Hall County, Texas

West Texas Land and Ranches for Sale

Hall County, Texas

Hall County features rolling to hilly topography broken by the Red River forks with red and black sandy loam. Local economy features agriculture and farm and ranch supplies.

Land and Ranch Market Snapshot

Average Price $2.7M
Lowest Price $2.7M
Highest Price $2.7M
Total Listings 1
Avg. Price/SQFT $0

Property Types (active listings)

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Hall County Land and Ranches for Sale

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Land for sale hall county

Where is Hall County, Texas?

  • Hall County, in the southeastern Panhandle east of the High Plains, is bordered on the west by Briscoe County, on the south by Motley and Cottle counties, on the east by Childress County, and on the north by Donley and Collingsworth counties.

  • It was named for Warren D. C. Hall, Republic of Texas secretary of war. The center point of the county is at 34°30' north latitude and 100°40' west longitude. Memphis, the county seat, is on U.S. Highway 287 about ninety miles southeast of Amarillo. The county comprises 885 square miles of rolling plains and broken terrain crossed by the Prairie Dog Town Fork of the Red River, the Little Red River, and numerous lesser tributaries.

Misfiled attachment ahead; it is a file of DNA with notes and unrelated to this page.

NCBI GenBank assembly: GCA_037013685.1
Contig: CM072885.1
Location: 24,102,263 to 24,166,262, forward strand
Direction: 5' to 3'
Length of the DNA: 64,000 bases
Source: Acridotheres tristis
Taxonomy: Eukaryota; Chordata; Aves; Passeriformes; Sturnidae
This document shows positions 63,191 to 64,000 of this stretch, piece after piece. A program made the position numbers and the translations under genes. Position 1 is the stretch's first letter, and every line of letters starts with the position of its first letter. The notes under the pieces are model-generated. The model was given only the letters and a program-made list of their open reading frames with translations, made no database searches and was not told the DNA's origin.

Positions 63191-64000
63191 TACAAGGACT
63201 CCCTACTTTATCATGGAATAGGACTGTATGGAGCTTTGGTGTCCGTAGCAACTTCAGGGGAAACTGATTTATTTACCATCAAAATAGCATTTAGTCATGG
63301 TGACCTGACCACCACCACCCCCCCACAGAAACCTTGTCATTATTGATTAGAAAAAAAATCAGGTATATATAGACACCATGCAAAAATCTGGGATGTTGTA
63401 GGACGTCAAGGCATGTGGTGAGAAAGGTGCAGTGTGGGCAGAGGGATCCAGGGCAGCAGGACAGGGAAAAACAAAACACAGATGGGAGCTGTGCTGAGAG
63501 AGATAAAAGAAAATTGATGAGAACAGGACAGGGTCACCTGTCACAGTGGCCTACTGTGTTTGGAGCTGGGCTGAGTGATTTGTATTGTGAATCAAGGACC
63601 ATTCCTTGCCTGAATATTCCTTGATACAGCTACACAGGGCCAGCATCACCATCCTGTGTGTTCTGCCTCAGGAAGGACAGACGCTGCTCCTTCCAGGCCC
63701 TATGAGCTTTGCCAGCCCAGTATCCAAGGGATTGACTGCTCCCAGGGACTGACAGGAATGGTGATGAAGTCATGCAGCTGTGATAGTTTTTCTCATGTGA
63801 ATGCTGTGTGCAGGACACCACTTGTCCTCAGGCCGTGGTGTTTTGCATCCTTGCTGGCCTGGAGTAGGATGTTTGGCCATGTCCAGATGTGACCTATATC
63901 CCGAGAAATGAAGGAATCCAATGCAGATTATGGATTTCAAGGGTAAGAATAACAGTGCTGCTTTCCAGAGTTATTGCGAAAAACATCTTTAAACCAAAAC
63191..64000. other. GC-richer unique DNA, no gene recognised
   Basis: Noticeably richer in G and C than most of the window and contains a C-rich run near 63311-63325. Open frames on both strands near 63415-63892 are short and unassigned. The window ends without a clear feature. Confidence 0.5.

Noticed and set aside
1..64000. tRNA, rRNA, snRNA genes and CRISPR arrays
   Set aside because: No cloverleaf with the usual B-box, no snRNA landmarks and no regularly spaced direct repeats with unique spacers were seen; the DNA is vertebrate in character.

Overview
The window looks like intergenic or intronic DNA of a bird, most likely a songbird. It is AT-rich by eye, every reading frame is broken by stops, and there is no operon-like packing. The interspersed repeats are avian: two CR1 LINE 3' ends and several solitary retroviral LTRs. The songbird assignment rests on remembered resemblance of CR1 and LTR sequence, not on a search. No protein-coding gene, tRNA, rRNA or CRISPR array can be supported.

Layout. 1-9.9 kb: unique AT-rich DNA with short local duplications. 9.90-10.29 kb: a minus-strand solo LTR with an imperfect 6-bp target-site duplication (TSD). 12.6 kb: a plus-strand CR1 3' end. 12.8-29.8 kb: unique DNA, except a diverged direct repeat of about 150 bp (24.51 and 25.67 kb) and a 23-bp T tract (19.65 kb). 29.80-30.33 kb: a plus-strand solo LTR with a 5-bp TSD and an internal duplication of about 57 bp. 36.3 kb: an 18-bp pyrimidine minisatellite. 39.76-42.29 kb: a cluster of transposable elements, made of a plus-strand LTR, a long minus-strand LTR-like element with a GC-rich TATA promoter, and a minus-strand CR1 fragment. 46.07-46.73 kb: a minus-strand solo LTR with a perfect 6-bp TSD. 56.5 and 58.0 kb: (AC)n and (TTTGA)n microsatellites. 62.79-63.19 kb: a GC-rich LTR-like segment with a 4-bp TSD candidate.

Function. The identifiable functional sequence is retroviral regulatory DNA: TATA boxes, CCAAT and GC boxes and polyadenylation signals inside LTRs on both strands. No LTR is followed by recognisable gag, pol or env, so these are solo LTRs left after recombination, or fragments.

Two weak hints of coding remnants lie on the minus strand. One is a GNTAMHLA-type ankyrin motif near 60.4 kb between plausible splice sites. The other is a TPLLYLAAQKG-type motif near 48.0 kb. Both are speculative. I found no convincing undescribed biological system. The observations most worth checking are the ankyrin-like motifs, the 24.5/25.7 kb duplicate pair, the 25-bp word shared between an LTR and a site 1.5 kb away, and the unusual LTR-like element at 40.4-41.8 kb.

Adjacent Counties

  • Donley County (north)
  • Collingsworth County (northeast)
  • Childress County (east)
  • Cottle County (southeast)
  • Motley County (south)
  • Briscoe County (west)

Sites and Attractions in Hall County

  • The unique sound created by Bob Wills and his Texas Playboys has endured decades of dramatic changes in American musical styles, a remarkable achievement documented among the memorabilia and artifacts catalogued in the Bob Wills Museum. Wills spent much of his childhood around the Texas Plains Trail community of Turkey where citizens, in return, created the museum. Turkey goes one step further as well, sponsoring the annual Bob Wills Day with live music and a celebratory atmosphere.
  • Gazelle, Texas was granted a post office in 1893 with the postmaster submitting the name - said to honor his friend, a conductor on the Fort Worth and Denver City Railroad. The post office closed in 1902, reopened the following year and closed for good later that year.

Farming and Ranching in Hall County 

  • Mountain Creek, Rustlers Creek, and North Baylor Creek form in eastern Hall County and flow into the Prairie Dog Town Fork in Childress County. The elevation in Hall County ranges from 1,750 to 2,400 feet above sea level. The annual growing season averages 213 days a year. The average minimum temperature is 28° F in January, and the average maximum is 98° in July.
  • The red and black sandy loam soils support a variety of native grasses in the rougher areas, and cotton, wheat, and grain sorghum crops in the tillable areas. The Prairie Dog Town Fork flows eastward across the central part of the county. The Little Red River joins it near the center of the county. The North Pease River briefly meanders into the southern part of the county, where the Wind River, Cottonwood Creek, T-Bar Canyon Creek, and Running Water Creek flow into it. Mulberry Creek begins in Donley County and joins the Prairie Dog Town Fork in the western part of Hall County.

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